Sold for $4 million in a complex deal involving crypto.
Seven years ago, the Wu-Tang Clan’s one-of-a-kind album “Once Upon a Time in Shaolin” was created as a protest against the devaluation of music in the digital era. Before long it got caught up in a tale of capitalist villainy when it was purchased by Martin Shkreli, the price-gouging young pharmaceutical speculator who was later convicted of securities fraud.
“We’re about to put out a piece of art like nobody else has done in the history of music…This is like someone having the scepter of an Egyptian king.” — RZA, The Abbott, head of the Wu-Tang Clan, 2015
The two-CD, 31 track album was conceptualised and then produced by Cilvaringz alongside RZA in secret over the course of six years starting in 2007 and includes every member of the Wu-Tang Clan, sans Ol’ Dirty Bastard who died in 2004. Once completed, they pressed a single copy to be encased in a leather covered box with an interior nickel/silver-plated “box-within-a-box-within-a-box” made by British-Moroccan artist Yahya. Ownership of this monument is accompanied by strict legal repercussions against any improper digitisation and/or distribution of the work.
As told by Chief Pleasing Officer of PleasrDAO Jamis Johnson, ‘The history between inception and the present of Once Upon a Time in Shaolin reads like pulp fiction. Martin Shkreli, aka “Pharma Bro” and prominent internet villain, purchased the album anonymously at auction in 2015 for $2 million – making it the most expensive work of music ever sold. He threatened to destroy the album and allegedly used the jewelled CD case as a coaster. Shkreli, notorious for hiking the price of pharmaceutical drugs, was eventually found guilty of fraud and sentenced to seven years in prison. In 2018 a court ordered the forfeiture of Shkreli’s assets which included Once Upon a Time in Shaolin. The album sat in a temperature controlled vault in the basement of the Department of Justice, until now.’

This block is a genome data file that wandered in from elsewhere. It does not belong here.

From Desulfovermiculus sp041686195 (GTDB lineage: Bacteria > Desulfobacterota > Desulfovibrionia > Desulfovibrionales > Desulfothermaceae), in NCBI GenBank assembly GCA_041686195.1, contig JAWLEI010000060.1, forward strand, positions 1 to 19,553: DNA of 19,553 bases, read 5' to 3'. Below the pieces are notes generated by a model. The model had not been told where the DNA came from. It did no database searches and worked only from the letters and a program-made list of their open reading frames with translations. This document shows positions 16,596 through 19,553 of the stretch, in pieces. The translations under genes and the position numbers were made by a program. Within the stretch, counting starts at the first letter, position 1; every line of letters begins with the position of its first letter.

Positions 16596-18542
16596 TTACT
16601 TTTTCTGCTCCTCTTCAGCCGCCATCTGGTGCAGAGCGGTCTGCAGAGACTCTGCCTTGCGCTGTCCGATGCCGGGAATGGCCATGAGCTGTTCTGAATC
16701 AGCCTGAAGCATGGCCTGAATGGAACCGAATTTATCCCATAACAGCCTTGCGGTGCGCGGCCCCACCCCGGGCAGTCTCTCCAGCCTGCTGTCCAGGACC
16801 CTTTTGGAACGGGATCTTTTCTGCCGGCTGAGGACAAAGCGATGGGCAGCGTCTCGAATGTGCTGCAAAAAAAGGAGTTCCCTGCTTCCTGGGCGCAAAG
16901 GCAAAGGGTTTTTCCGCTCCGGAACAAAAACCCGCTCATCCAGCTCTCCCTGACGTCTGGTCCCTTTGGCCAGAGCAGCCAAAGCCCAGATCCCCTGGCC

Although “Once Upon a Time” predates the recent craze for NFTs — “nonfungible tokens,” or digital items created using blockchain computer code, preventing them from being duplicated and allowing their provenance to be tracked — the PleasrDAO’s goal of recapturing the value of artistic scarcity in the digital age has led it to become seen as a kind of precursor.
‘The album itself is kind of the O.G. NFT,’ said Jamis Johnson who was proudly wearing a Wu-Tang T-shirt.
To tie “Once Upon a Time” to the digital realm, an NFT was created to stand as the ownership deed for the physical album, said Peter Scoolidge, a lawyer who specialises in cryptocurrency and NFT deals and was involved in the transaction. The 74 members of PleasrDAO — the abbreviation in its name identifies it as a “decentralised autonomous organisation” — share collective ownership of the NFT deed, and thus own the album.
‘Thirteen years ago, I had an idea everyone said was crazy. I started producing this album on a moonshot and after some hard early yards, it took on a life of its own. The Clan made it real, Martin made it notorious, the Feds made it legendary and PleasrDAO brought it full circle.’ — Cilvaringz, Producer and Conceptualizer of ‘Once Upon A Time In Shaolin’
A lot of things in life are temporary, fleeting, impermanent. But remember this – just like blockchain, Wu Tang is forever.
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